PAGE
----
Items About Areas That Could Break Out Into War
October 1, 2007: With the crackdown on the protests in
Burma, is there any real chance of the situation changing? Most of the
pressure on the military dictatorship in Burma has been in the form of
economic sanctions. Much of the reliance on economic sanctions reflects
a misunderstanding of just how resilient a dictatorship can be. In
the case of Burma, this is a dictatorship that has gone on since 1962,
and has had changes at the top. As such, this is not going to be an
easy regime to topple, even with the latest crackdown on dissidents and
the death of a Japanese photographer.
The dictatorship in Burma has to deal with the era of Google
and YouTube and videos from those sites are generating outrage in
the West. But Burma's being protected in the UN Security Council by
China (and to a lesser extent, Russia), primarily because it is a
customer for their weapon systems (like the Russian MiG-29 and the
Chinese J-7 and Q-5 combat aircraft).
Invading Burma would also be a very tough proposition. The
Burmese Army generates respect from the Thai military (which is no
slouch itself) for its ability to fight in the jungle, and it is large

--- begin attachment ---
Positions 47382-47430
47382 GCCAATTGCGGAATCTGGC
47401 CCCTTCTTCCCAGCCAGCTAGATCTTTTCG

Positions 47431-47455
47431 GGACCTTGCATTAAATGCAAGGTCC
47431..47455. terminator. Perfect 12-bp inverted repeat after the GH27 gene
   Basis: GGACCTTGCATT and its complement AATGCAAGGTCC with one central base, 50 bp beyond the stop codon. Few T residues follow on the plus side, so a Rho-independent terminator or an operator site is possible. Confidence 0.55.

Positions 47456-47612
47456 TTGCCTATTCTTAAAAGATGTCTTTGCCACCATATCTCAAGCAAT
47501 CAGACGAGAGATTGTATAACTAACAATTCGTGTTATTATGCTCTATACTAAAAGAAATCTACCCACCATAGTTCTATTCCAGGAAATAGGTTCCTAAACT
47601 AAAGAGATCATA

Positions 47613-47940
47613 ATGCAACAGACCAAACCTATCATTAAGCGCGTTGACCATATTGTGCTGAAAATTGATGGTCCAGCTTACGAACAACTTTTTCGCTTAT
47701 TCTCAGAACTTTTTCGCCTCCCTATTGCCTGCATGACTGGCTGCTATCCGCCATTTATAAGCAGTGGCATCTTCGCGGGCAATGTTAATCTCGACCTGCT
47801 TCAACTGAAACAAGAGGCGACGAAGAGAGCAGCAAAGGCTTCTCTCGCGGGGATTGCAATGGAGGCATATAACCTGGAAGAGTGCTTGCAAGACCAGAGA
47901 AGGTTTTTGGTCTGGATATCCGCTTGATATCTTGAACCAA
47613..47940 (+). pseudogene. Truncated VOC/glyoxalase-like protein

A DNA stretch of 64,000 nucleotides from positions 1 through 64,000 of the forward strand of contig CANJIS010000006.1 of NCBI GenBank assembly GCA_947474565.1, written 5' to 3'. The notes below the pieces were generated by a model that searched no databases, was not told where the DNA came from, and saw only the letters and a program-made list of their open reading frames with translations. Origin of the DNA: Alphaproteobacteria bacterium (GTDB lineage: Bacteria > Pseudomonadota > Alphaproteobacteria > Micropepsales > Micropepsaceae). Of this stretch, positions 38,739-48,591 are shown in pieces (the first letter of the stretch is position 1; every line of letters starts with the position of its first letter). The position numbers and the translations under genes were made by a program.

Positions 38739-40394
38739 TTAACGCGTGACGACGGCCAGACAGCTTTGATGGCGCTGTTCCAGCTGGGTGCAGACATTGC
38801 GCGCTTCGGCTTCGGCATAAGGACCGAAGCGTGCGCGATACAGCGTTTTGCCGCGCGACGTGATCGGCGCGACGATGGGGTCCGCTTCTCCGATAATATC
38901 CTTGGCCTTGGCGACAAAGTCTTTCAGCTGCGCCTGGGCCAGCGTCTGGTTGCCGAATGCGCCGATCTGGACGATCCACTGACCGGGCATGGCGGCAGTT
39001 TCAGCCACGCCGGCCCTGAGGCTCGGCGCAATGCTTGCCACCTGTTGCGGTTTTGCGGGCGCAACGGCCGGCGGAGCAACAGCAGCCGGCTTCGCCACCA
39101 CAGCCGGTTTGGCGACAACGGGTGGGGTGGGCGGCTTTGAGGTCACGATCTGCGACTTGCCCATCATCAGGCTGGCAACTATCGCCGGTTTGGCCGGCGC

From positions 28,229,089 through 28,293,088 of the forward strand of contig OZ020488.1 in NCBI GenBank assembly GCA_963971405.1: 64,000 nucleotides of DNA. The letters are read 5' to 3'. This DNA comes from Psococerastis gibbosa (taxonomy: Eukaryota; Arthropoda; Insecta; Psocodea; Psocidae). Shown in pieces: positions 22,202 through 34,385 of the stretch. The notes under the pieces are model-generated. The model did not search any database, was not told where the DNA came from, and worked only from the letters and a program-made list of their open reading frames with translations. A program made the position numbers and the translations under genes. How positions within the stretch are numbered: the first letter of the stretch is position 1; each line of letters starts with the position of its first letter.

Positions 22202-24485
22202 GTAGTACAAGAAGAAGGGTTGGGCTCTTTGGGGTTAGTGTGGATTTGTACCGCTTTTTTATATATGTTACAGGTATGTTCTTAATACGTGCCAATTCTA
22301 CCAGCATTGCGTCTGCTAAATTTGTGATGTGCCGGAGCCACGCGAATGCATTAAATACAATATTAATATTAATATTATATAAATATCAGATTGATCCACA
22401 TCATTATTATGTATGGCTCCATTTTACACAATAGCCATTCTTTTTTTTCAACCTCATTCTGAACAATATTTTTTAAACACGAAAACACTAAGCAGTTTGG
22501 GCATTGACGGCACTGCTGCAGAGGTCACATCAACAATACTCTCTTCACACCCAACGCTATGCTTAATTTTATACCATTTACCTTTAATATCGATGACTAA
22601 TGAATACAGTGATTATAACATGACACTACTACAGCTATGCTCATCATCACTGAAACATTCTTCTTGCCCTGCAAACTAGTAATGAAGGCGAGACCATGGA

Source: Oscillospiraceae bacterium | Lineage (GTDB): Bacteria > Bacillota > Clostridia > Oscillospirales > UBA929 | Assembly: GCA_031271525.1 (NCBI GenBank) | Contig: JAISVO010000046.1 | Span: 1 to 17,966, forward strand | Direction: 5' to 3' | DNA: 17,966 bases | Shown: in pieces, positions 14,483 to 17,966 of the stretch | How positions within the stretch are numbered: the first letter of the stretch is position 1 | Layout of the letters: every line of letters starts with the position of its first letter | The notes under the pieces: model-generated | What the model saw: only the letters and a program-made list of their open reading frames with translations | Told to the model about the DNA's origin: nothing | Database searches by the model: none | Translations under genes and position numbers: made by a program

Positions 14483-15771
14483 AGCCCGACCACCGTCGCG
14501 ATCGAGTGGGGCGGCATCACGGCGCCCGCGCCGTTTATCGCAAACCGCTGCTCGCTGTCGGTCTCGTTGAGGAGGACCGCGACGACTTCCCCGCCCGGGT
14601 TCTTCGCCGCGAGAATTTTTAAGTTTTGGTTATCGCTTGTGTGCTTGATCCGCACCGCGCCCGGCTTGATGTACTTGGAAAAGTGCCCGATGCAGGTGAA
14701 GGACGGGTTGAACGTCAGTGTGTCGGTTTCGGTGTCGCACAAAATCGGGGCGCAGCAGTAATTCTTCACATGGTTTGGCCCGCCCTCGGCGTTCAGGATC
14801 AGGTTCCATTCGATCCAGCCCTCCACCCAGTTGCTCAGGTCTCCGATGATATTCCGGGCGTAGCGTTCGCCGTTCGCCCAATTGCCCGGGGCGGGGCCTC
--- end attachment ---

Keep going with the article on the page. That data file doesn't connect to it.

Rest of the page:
with 428,000 personnel, formed into over 330 combat battalions. Burma
also is getting weapons from Europe as well, particularly T-72 main
battle tanks and BTR-3U infantry fighting vehicles from the Ukraine. It
also has spent the last twenty years increasing its mobility and
logistics. Most impressively, it is an all-volunteer force. Any fight
with Burma will be against people who have chosen to fight for their
country, not conscripts a much tougher proposition.
So, what options are available? Not many. The present
iteration of the Burmese dictatorship is not showing many signs of
weakness. Economic sanctions from the west have hurt, but when Burma's
GDP is only $13 billion, and doesn't get much tourism (only 750,000
visitors a year), and Burma's trade comes primarily from Thailand and
China. The increasing ties with India also help, since the Burmese can
now play India off China and vice versa.
In essence, the situation in Burma is one where the Western
powers have played all of their cards to date, and have nothing to show
for it. Burma has been able to remain afloat, largely by increasing
its trade with neighbors, and the dictatorship is well-entrenched. At
this point, the Burmese dictatorship just has to wait out the West,
and will do so, barring a colossal mistake on its part. Harold C.